PN Review Print and Online Poetry Magazine
Most Read... Rebecca WattsThe Cult of the Noble Amateur
(PN Review 239)
Mark FordLetters And So It Goes
Letters from Young Mr Grace
(aka John Ashbery)

(PN Review 239)
Henry Kingon Toby Martinez de las Rivas
(PN Review 244)
Eavan BolandA Lyric Voice at Bay
(PN Review 121)
Vahni CapildeoOn Judging Prizes, & Reading More than Six Really Good Books
(PN Review 237)
Jamie OsbornIn conversation with Sasha Dugdale
(PN Review 240)
Poems Articles Interviews Reports Reviews Contributors
Monthly Carcanet Books
Gratis Ad 1
Next Issue Kei Miller Sometimes I Consider the Names of Places Kyoo Lee's A Close Up and Marjorie Perloff's response John McAuliffe City of Trees Don Share on Whitman's Bicentenary Jeffrey Wainwright and Jon Glover on Geoffrey Hill's Gnostic

This review is taken from PN Review 143, Volume 28 Number 3, January - February 2002.

KENNER WILLARD GOODWIN, Hugh Kenner: A Bibliography, Foreword by Guy Davenport (Whitstone Publishing Company) $49.95

In a review of Donald Gallup's Bibliography of Ezra Pound in 1965 Hugh Kenner said he had built his The Invisible Poet: T.S. Eliot 'on the facts ascertainable in Mr Gallup's Eliot bibliography', and that he now 'had some hope of making progress with a book called The Pound Era'. Anyone interested in how Kenner contrived not only to give definition to that era of literary modernism, but to establish Pound and Joyce as its leading writers, against the then prevailing view that it was 'the age of Eliot', will find in Willard Goodwin's Hugh Kenner: A Bibliography the indispensable guide-book. It maps the work of a brilliant, multi-faceted mind playing, as Guy Davenport puts it in his 'Foreword', 'over the most interesting and intricate creations of our time'.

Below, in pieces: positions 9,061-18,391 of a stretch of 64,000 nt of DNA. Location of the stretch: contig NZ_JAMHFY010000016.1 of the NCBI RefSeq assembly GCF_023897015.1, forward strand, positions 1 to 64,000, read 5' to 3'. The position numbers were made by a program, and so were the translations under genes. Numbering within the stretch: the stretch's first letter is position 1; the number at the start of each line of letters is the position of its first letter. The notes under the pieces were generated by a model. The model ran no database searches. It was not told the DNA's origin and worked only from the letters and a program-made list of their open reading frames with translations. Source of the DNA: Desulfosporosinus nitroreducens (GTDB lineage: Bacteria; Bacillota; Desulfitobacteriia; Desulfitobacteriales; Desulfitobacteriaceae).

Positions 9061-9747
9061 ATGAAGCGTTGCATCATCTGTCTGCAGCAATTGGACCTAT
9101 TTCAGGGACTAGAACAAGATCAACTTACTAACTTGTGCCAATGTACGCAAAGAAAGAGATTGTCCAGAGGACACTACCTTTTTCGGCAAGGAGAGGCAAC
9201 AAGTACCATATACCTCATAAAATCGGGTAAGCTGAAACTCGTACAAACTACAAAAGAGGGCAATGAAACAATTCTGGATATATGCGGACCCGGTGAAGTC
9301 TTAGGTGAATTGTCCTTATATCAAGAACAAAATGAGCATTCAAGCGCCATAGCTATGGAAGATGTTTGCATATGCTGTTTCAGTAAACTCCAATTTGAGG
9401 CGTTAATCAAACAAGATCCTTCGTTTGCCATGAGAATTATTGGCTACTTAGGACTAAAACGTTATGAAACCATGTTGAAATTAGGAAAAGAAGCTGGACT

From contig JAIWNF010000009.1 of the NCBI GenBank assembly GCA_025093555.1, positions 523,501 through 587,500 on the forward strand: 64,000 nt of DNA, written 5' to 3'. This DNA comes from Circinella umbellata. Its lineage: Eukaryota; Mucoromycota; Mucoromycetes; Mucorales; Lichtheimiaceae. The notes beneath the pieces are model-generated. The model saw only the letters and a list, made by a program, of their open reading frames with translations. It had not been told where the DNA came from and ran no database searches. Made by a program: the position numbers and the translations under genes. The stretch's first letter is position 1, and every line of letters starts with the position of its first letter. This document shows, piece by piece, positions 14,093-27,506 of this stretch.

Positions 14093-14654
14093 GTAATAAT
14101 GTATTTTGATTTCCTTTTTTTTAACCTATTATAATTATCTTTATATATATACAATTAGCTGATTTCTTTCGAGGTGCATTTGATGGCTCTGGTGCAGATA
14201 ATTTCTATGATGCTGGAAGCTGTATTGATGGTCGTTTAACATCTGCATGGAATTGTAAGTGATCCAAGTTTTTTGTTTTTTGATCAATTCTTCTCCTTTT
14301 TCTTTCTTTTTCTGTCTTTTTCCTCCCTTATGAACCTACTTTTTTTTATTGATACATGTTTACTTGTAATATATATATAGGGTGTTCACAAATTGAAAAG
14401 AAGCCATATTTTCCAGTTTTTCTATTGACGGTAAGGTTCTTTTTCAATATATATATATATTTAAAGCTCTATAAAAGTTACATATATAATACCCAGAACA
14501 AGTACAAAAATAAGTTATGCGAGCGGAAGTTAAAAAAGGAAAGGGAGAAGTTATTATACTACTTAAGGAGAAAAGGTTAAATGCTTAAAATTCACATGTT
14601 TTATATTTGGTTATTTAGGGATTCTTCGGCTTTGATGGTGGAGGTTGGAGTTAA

Kenner's earliest listed publication was a full-length book, Paradox in Chesterton, published by Sheed and Ward in New York in 1947, with an introduction by Herbert Marshall McLuhan. Kenner must have written this while a student with McLuhan at the University of Toronto, before going on to graduate work at Yale. Over the summer vacation of 1949 he wrote the first significant study of Pound, The Poetry of Ezra Pound (Faber, 1951). His 1950 Yale Ph. D. thesis, which became Dublin's Joyce (1956), was turned down by Faber, Harcourt Brace, Random House, and Princeton University Press among others, before being taken on by Chatto and Windus on the recommendation of C. Day Lewis. That meant that his fourth ...

Searching, please wait... animated waiting image